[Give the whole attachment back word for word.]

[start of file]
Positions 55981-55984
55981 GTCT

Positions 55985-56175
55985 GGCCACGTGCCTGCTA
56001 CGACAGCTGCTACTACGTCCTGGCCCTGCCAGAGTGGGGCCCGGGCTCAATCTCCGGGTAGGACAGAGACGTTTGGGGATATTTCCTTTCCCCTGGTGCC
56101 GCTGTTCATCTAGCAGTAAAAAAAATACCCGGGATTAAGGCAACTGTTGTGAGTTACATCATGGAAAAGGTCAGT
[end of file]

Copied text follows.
Positions 55981-55984
55981 GTCT

Positions 55985-56175
55985 GGCCACGTGCCTGCTA
56001 CGACAGCTGCTACTACGTCCTGGCCCTGCCAGAGTGGGGCCCGGGCTCAATCTCCGGGTAGGACAGAGACGTTTGGGGATATTTCCTTTCCCCTGGTGCC
56101 GCTGTTCATCTAGCAGTAAAAAAAATACCCGGGATTAAGGCAACTGTTGTGAGTTACATCATGGAAAAGGTCAGT